Presented on November 15, 2016 by Margaret Sparkes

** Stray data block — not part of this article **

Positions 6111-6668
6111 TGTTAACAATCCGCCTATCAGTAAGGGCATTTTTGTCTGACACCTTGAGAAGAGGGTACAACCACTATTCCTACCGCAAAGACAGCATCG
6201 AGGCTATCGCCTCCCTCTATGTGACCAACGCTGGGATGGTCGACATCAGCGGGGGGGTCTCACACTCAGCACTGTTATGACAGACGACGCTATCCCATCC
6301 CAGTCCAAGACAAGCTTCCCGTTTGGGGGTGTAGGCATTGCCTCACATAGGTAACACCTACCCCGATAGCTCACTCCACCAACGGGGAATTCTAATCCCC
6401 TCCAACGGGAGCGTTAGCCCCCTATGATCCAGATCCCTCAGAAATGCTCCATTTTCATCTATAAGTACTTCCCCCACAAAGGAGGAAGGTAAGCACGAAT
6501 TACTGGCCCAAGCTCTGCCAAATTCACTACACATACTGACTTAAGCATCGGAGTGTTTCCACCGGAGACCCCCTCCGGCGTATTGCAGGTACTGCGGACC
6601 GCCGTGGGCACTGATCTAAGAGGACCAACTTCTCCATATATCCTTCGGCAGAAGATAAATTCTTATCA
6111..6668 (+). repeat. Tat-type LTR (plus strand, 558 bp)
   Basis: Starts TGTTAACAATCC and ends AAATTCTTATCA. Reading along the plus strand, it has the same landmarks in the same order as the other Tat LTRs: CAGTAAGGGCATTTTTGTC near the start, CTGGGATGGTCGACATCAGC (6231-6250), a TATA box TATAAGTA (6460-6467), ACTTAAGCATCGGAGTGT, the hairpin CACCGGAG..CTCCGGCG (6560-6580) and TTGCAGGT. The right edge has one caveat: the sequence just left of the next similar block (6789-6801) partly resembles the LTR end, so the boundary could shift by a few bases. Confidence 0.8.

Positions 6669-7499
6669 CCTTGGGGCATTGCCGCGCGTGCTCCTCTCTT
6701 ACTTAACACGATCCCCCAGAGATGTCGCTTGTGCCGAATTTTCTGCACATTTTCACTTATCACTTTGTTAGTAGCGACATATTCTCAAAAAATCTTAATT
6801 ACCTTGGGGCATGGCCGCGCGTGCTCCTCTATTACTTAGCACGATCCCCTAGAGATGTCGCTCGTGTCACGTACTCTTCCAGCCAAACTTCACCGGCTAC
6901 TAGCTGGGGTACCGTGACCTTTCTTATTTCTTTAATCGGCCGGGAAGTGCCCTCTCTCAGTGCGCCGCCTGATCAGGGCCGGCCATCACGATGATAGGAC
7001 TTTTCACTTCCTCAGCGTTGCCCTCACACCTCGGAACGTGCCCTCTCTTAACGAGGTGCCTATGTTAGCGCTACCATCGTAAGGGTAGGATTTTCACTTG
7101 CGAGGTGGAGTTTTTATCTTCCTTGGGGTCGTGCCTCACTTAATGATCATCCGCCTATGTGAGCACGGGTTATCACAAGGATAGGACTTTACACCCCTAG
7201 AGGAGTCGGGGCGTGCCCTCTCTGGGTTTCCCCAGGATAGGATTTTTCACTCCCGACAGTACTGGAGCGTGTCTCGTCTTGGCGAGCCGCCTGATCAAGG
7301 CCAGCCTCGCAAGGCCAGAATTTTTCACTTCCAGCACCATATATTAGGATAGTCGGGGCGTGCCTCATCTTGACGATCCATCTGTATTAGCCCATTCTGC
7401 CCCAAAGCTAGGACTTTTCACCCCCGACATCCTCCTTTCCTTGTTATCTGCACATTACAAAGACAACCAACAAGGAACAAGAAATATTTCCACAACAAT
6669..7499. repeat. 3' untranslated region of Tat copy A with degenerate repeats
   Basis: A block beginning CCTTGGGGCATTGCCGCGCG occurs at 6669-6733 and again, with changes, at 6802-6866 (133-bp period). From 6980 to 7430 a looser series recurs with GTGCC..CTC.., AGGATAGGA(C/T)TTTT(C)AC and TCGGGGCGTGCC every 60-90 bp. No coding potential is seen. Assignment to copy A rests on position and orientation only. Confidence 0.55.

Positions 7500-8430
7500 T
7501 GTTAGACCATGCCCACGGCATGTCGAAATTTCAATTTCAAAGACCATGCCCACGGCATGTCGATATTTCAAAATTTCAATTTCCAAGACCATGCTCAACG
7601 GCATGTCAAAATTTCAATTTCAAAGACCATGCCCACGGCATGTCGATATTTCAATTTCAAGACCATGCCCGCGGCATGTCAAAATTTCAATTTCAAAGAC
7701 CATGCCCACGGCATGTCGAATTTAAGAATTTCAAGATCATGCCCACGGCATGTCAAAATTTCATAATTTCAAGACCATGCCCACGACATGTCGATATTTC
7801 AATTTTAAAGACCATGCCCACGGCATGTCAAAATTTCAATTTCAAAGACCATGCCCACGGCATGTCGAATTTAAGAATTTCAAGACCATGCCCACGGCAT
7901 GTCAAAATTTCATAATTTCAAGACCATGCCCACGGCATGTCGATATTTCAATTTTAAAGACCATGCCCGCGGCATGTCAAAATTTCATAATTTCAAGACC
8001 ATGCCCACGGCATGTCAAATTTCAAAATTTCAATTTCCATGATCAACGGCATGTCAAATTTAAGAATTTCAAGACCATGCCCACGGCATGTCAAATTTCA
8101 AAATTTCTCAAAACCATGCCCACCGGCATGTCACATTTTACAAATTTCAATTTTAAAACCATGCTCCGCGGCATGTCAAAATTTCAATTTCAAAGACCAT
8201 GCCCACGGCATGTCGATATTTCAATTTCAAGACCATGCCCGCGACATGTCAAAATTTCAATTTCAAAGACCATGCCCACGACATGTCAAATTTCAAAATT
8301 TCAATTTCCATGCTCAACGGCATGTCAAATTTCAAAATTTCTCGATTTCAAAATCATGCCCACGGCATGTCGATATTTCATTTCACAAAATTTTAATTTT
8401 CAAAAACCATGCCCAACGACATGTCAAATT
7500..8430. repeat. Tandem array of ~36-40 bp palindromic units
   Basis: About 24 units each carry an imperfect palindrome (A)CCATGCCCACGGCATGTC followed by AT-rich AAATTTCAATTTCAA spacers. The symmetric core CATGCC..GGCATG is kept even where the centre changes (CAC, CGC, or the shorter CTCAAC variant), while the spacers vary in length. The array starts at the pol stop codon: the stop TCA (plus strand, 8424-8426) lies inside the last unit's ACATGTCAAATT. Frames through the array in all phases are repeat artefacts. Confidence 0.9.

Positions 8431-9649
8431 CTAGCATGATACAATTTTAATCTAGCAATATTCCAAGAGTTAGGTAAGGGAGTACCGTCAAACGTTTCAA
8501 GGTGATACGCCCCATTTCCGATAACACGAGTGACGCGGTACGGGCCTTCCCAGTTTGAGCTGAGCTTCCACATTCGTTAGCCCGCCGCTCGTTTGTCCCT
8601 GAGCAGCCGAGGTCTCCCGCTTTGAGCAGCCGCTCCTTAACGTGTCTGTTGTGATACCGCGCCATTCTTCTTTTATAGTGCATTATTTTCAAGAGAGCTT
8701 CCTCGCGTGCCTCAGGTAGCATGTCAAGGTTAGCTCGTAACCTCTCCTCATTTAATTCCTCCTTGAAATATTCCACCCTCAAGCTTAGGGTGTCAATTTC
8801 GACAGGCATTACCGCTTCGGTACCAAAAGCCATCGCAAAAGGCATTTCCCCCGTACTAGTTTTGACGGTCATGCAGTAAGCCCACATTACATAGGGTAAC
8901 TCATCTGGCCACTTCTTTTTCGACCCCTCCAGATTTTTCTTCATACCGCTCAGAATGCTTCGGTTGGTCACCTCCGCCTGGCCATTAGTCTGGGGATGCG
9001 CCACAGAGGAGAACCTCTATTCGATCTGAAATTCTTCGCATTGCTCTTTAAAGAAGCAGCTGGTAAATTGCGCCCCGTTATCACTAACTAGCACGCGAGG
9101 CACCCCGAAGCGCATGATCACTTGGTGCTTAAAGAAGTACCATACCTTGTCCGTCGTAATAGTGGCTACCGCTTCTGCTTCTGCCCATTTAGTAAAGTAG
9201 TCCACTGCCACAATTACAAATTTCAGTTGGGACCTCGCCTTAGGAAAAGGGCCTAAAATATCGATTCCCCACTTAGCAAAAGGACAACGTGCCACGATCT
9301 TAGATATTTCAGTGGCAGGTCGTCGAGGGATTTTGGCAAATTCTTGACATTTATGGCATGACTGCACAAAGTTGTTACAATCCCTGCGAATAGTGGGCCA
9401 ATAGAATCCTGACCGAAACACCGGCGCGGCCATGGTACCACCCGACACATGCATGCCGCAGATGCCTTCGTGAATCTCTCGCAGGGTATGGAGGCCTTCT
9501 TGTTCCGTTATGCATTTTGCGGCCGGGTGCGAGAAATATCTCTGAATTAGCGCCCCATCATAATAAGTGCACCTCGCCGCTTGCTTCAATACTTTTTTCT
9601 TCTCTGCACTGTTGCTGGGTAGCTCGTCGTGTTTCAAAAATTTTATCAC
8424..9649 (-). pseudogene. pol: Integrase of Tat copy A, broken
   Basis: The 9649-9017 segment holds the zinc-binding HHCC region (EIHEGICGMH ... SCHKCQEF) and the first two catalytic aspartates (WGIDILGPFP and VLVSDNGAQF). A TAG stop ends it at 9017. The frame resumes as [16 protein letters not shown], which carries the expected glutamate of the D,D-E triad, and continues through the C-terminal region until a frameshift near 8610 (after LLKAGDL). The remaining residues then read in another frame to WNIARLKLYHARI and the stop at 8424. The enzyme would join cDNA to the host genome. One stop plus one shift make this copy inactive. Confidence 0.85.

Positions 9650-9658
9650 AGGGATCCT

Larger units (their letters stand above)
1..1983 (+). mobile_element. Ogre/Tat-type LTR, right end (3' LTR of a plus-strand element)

Jane Austen was the second youngest of eight children born to Cassandra and George Austen. Her father was educated at Oxford University and was the rector for the Anglican parish of Steventon in Hampshire, England. Her favourite brother was Henry, who eventually went into the church, but she was very close to her sister Cassandra who was two years her senior and, like her sister, she never married. Jane’s formal education was cut short because of lack of family funds, but she took full advantage of her father’s extensive library, being an avid reader of books both good and bad. She started writing at a very early age (approximately 11) and also wrote plays for her family, who enjoyed staging them for their own amusement. In fact, Jane’s family were her only critics for much of her career. Against her personal wishes, Jane went with her parents and sister to live in Bath in 1801. Four years later, her father died there, leaving the three women in considerable financial difficulty. For the next few years, they moved from relative to relative until her brother Edward provided a cottage in the village of Chawton, where they finally settled down. Although Jane Austen lived in politically turbulent times, her writing reflects world events obliquely. Her novels reflect the relationships and manners of minor and landed gentry who inhabited the English countryside. A rich source of information about Jane’s own relationships and interests comes from her letters to her sister. She writes of fabrics and fashion, of dancing and visiting acquaintances, and she fell in love (or might have done, given the chance) with a young man, Tom Lefroy. Her interest was reciprocated, but his family effectively removed Tom from her influence because he was destined for greater things than marriage to an impoverished daughter of a country clergyman. The pain of such a separation is reflected vividly in her novel Sense and Sensibility. Much of Jane Austen’s writing is humorous and satirical. She is particularly unkind to mothers like Mrs. Bennett and clergymen such as Mr. Collins in Pride and Prejudice. Her heroines, like Emma Woodhouse and even her favourite, Elizabeth Bennet, must overcome their own weaknesses and learn from their own mistakes before they can find true happiness. Jane also admires patience and a strong sense of duty, as exemplified by Anne Elliot in Persuasion. Sadly, Jane Austen died of an undetermined illness when she was only 41. Although her novels were usually popular with readers, she enjoyed little personal fame during her lifetime. Indeed, not until the 1940’s did academics acknowledge her as a great English writer, and her wider popularity grew throughout the second half of the 20th century. Jane Austen’s tombstone, laid in the floor of Winchester Cathedral, makes no mention of her being an author. It merely refers to “the extraordinary endowments of her mind.” Northanger Abbey Jane Austen’s first major novel was written in 1798-99, when she was in her early twenties. It is a comic love story set in Bath about a young reader who must learn how to separate fantasy from reality. Miss Austen sold the novel (then entitled Susan) to a publisher in 1803, and the work was advertised but never published. She bought it back many years later, and her brother Henry Austen published the novel as Northanger Abbey after her death in 1817. Sense and Sensibility Sense and Sensibility was the first of Jane Austen’s novels to be published. She began to write it sometime around 1797, and she worked on it for many years before its publication in 1811. The title page said that it was written “By a Lady,” and only her immediate family knew that Jane Austen was the author. Impetuous Marianne Dashwood tumbles into a fairytale romance that goes sour, and her practical older sister Elinor copes with the family’s financial problems while hiding her own frustrated romantic hopes. The book was a success, and it even earned a profit! Pride and Prejudice Pride and Prejudice was first written in the late 1700’s, then rewritten in 1811-1812 and finally published in early 1813. It is probably the most-read of all of Jane Austen’s novels and is a popular favorite among many. Originally entitled First Impressions, the novel deals with the misjudgments that often occur at the beginning of an acquaintance and how those misjudgments can change as individuals learn more about each other. Mansfield Park Mansfield Park was written between February, 1811 and the summer of 1813. It was the third novel Jane Austen had published and it first appeared on May 4, 1814. During her lifetime, it was attributed only to “The author of Sense and Sensibility and Pride and Prejudice,” and the author’s identity was unknown beyond her family and friends. It is Jane Austen’s most complex novel and deals with many different themes, from the education of children, to the differences between appearances and reality. Emma Emma was written in 1814-1815, and while Jane Austen was writing it, it was suggested to her by a member of the Prince Regents’ household that she dedicate it to His Royal Highness. Austen took the suggestion as it was intended – as a command – and Emma was thus dedicated, but the dedication itself is rather slyly worded. Emma deals with a young woman’s maturation into adulthood and the trouble she gets herself into along the way. Persuasion Persuasion was written in 1815-1816, while Jane Austen was suffering from her fatal illness. She was still working on some revisions at the time of her death in 1817. The novel was published posthumously by her brother, Henry Austen. Persuasion is a novel of second chances, expectations of society, and the constancy of love. Juvenilia Jane Austen’s works from her childhood are full of enthusiasm, humor, and very creative spelling.